ANALYSIS: Online PR - Pols clear a path for Internet fund-raising - Senator John McCain and Bill Bradley earned kudos for their innovative use of the Web to raise both issues and money. Although both men lost their respective races, Steve Lilienthal finds

Right after Christmas, Senator John McCain was at his national headquarters being briefed on the progress of his presidential campaign. McCain asked what would happen if he won the New Hampshire primary, and a young aide expressed his belief that they should be prepared to spend the money necessary to increase server capacity in order to handle more hits on the campaign Web site.

Right after Christmas, Senator John McCain was at his national headquarters being briefed on the progress of his presidential campaign. McCain asked what would happen if he won the New Hampshire primary, and a young aide expressed his belief that they should be prepared to spend the money necessary to increase server capacity in order to handle more hits on the campaign Web site.

Right after Christmas, Senator John McCain was at his national

headquarters being briefed on the progress of his presidential campaign.

McCain asked what would happen if he won the New Hampshire primary, and

a young aide expressed his belief that they should be prepared to spend

the money necessary to increase server capacity in order to handle more

hits on the campaign Web site.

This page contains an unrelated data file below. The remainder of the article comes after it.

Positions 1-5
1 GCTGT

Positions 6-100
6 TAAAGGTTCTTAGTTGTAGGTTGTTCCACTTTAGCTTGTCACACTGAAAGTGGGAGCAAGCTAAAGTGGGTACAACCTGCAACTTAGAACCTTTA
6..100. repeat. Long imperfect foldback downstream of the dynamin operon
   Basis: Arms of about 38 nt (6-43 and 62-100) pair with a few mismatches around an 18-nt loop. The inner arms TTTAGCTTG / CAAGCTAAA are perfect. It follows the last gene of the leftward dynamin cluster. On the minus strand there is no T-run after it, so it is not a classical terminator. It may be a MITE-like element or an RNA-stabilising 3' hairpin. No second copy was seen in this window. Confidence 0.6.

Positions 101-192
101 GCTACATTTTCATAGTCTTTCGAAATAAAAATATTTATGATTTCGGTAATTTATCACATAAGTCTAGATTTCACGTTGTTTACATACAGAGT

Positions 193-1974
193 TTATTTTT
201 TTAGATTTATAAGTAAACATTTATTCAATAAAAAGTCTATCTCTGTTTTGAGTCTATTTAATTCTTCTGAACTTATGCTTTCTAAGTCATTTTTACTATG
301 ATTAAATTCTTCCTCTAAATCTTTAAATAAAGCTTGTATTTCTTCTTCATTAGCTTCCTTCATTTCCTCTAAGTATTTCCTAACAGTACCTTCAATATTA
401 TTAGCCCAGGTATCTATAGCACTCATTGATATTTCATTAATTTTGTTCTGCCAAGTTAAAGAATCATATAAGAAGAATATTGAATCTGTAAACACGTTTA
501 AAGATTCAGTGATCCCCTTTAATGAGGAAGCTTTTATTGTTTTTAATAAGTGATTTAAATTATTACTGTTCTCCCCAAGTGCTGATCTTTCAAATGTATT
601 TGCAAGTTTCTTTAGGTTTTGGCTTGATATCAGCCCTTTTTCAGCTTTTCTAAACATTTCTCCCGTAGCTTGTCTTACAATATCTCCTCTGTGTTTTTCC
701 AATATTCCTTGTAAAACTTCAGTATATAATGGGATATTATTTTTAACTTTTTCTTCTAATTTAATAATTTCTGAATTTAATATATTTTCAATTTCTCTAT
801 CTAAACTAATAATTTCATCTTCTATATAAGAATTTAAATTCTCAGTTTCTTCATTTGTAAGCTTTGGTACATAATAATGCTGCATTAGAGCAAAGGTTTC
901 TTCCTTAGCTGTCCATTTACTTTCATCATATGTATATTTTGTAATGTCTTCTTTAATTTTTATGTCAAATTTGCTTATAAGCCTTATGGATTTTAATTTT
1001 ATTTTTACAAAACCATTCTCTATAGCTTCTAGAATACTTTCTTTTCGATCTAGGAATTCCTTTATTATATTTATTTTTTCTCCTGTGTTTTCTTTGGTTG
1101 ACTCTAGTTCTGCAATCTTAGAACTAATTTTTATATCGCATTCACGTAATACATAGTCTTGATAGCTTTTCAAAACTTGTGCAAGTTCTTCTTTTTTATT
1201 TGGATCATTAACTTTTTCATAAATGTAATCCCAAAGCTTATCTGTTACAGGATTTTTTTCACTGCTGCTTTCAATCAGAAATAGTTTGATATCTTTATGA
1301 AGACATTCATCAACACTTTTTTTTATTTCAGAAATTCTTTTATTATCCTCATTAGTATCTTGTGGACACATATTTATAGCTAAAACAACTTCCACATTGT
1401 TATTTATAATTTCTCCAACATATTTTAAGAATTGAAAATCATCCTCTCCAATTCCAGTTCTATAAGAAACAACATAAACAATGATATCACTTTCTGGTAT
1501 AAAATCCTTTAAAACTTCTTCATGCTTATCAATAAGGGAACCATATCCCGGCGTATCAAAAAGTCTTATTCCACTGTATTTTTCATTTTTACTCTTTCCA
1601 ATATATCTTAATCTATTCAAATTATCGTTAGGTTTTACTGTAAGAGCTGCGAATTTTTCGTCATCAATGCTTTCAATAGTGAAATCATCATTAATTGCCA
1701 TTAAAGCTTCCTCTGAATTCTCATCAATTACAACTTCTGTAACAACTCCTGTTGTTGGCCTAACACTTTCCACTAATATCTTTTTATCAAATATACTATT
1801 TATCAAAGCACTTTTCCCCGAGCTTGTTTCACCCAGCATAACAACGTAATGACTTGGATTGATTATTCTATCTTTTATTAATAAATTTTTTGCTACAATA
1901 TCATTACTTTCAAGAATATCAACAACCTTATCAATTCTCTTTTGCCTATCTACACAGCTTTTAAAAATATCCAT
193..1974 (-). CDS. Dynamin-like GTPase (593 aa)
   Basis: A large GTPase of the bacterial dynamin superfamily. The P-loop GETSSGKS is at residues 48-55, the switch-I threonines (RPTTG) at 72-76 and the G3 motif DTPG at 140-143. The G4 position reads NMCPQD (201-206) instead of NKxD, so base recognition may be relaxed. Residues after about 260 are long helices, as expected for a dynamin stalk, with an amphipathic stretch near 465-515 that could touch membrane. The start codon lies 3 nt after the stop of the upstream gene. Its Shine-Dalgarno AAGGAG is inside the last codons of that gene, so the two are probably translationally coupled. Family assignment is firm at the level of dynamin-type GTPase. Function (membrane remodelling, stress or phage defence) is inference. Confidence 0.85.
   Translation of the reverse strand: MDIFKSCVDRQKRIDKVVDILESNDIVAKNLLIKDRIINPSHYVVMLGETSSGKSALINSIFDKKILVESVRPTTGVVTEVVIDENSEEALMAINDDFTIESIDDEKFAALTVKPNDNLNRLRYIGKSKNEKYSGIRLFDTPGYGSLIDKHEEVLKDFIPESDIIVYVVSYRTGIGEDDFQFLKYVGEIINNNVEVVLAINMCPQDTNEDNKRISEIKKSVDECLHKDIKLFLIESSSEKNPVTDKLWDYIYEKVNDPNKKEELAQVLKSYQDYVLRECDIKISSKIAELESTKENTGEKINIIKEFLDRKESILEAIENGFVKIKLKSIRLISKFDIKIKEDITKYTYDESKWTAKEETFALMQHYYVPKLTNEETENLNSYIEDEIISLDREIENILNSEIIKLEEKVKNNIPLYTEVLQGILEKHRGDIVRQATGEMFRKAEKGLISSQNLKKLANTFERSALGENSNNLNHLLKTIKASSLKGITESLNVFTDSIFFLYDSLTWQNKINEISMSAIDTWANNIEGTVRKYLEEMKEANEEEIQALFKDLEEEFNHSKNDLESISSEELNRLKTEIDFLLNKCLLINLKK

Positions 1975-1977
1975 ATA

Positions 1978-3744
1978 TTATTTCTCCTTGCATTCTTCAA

McCain took his advice, realizing that the Web site would generate money

that the campaign could spend elsewhere. Within four days after the

senator’s victory, his campaign had collected over dollars 2 million

online.



The young aide’s name was Max Fose. Odds are that 10 years ago, Fose

would be a rising yet faceless aide whose service as McCain’s campaign

treasurer would only be news to Mom, Dad and the campaign media

pack.



But after Fose delivered a talk before the Public Affairs Council

recently, the woman who shared the dais playfully bowed before him - a

sign that the smartest politicians, organizations and companies realize

the increasing importance of Web strategists and the influence that can

be wielded over the Internet.



Wired and ready to give



Only about 30% of America is wired, but the potential exists for

non-profits to build considerable popular and financial support online.

Estimates extrapolated from a survey conducted last year by Democratic

pollster Mark Mellman for progressive fund-raising firm Craver, Mathews

& Smith indicate that nearly 50 million Americans over 18 have Internet

access and are active donors and supporters of causes and charities.

Thirty-two million expressed a willingness to take action online, and 16